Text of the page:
Wednesday, November 2, 2011

What does Japan's energy troubles teach us about our own?

I came across Mark Pendergrast's new e-book after reading a blog post he did recently for Renewable Energy World.  Japan has very few traditional energy resources at its disposal so it relies on fossil fuels imports and nuclear power to power its economy.  After the Fukushima nuclear disaster caused by the tsunami of March 11, 2011, popular support for nuclear power in Japan fell rather dramatically (as one would expect).  Imported fossil fuels for electricity generation, notoriously expensive anywhere in the world, became it's sole source of energy and put Japan in a tough position to re-grow its economy.
Japan's Tipping Point: Crucial Choices in the Post-Fukushima World

Japan now has a major incentive to adopt energy efficiency measures and install renewable energy systems which is what Mark wanted to explore with his book Japan's Tipping Point.  He does a great job of detailing the sustainability initiatives that have been promoted in different parts of Japan and providing commentary on their efficacy.  Despite major structural reasons to the contrary, the Japanese seem to continue thinking in a pre-Fukushima way.  The conclusion you become forced to consider is that they might not make the leap to the next generation of power infrastructure anytime soon.

I worked for a Japanese company (SANYO) a couple of years ago, based in the US to develop solar energy projects with their solar modules.  At the time, SANYO was the 7th largest manufacturer of solar photovoltaic modules and had the most efficient panel that was commercially available.  I was brought on as the solar leader of a new organization called the US Environmental Solutions Division.  The stated purpose of this division was to bundle various SANYO products with a clean energy focus together as a total solution sale.  It sounded like a great initiative at the time but ended up appearing to be more of a PR exercise to make SANYO branded products more attractive during its acquisition by Panasonic.  While I spearheaded a couple interesting projects like a solar charging station in Portland, OR, there was not much appetite for significant solar market development plans.

OMSI solar electric vehicle charging station for e-bikes and e-cars in Portland, OR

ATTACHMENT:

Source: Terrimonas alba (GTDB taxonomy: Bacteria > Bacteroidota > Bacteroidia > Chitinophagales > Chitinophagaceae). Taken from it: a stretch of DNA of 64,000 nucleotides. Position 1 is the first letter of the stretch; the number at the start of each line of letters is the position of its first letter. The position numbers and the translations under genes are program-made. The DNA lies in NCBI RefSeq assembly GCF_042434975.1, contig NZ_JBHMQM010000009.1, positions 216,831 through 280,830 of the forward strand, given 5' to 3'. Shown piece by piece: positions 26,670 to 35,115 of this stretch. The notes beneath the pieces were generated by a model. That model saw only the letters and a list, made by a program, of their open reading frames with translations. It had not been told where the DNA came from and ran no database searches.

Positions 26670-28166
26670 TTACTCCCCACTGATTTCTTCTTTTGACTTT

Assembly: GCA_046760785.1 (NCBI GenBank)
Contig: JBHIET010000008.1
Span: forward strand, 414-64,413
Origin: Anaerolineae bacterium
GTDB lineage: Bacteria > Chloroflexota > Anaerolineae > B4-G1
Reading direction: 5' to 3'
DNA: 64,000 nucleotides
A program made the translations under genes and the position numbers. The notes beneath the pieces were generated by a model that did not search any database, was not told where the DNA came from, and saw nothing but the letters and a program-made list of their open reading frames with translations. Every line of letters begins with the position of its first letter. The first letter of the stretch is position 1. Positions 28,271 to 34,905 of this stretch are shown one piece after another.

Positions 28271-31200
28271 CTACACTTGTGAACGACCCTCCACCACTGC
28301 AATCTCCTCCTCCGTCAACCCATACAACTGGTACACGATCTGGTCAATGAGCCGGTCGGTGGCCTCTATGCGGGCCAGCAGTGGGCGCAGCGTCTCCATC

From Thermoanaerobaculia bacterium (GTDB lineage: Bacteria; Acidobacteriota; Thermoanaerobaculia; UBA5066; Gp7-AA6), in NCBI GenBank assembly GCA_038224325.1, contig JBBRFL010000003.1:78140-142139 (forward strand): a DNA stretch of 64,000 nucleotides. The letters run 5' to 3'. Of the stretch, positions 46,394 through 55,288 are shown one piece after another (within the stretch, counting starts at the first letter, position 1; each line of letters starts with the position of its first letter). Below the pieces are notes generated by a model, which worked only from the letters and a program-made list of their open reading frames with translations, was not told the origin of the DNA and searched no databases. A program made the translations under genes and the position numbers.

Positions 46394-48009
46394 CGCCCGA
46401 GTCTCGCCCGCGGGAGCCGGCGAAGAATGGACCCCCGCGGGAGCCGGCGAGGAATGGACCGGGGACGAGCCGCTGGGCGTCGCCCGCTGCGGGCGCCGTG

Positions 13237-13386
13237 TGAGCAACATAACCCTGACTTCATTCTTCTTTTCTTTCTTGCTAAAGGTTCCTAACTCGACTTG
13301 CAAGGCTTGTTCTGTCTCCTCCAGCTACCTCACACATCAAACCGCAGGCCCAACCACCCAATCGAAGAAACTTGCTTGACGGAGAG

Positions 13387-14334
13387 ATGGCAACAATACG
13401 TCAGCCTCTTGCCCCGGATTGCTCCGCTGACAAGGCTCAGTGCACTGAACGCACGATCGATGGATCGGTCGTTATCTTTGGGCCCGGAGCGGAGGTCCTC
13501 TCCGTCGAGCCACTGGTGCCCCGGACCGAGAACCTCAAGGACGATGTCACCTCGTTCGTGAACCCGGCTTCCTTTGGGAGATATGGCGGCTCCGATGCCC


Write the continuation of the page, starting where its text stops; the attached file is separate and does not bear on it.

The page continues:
My experience with the Japanese left me with the impression that they will be hard pressed to make the difficult decisions they have to make to move off fossil fuels.  While SANYO was a world leader in solar panel production, they have now slipped out of the top ten.  The leadership seemed to be resting on their laurels for cell efficiency and this has allowed competitors to catch up to them and gobble up market share. Sharp and Kyocera have also lost ground to Chinese and Korean competition.  I saw confusion, indifference, and fear in SANYO with respect to exploring new ways to promote solar products in the US.  In a rather obvious application for solar, they wouldn't consider installing more than a token amount of their own modules on their own new solar wafer and ingot factory opened in Oregon in 2009.  This sort of project challenged their entrenched way of thinking; hype was more important than actually accomplishing something innovative and highlighted how collaboration across internal divisions was extremely difficult.

So what lessons does this teach us in the US?  As I've written before, Americans are cursed with substantial fossil fuel resources under our own soil.  With the Japanese being "blessed" with paltry resources and still unable to take decisive action towards renewable energy, things don't look so great for renewable energy in the US anytime soon.  The Japanese are not alone in their resistance to change with respect to energy.  The US with a population of almost 2.5 times that of Japan has about the same amount of installed solar PV.  US leaders continue to talk about nuclear as the hope for the future despite the obvious safety and economic troubles with it and despite no practical hope for new reactor additions anytime soon.  Wind farms get rejected for aesthetic reasons while coal continues to be our primary fuel source for electricity.
Bike & electronics charging solar canopy (concept)
Regardless, I continue to remain convinced that solar technologies will trump our other current energy options in a rather short period of time.  The cost curves of solar and it's O&M advantages with respect to everything else will win out; the environmental benefits will merely be icing on the cake.  Once we make the decision to go solar, the build out period will be much faster than most people realize.  I don't think the path to our solar future will be clear or easy however.  Some sort of major shock will have to get us all on the same page.  I would have thought Fukushima was that sort of shock for both Japan and the world.  Maybe not.  It's a naive thinker, however, who bets on things staying the same when radical change is the new normal.

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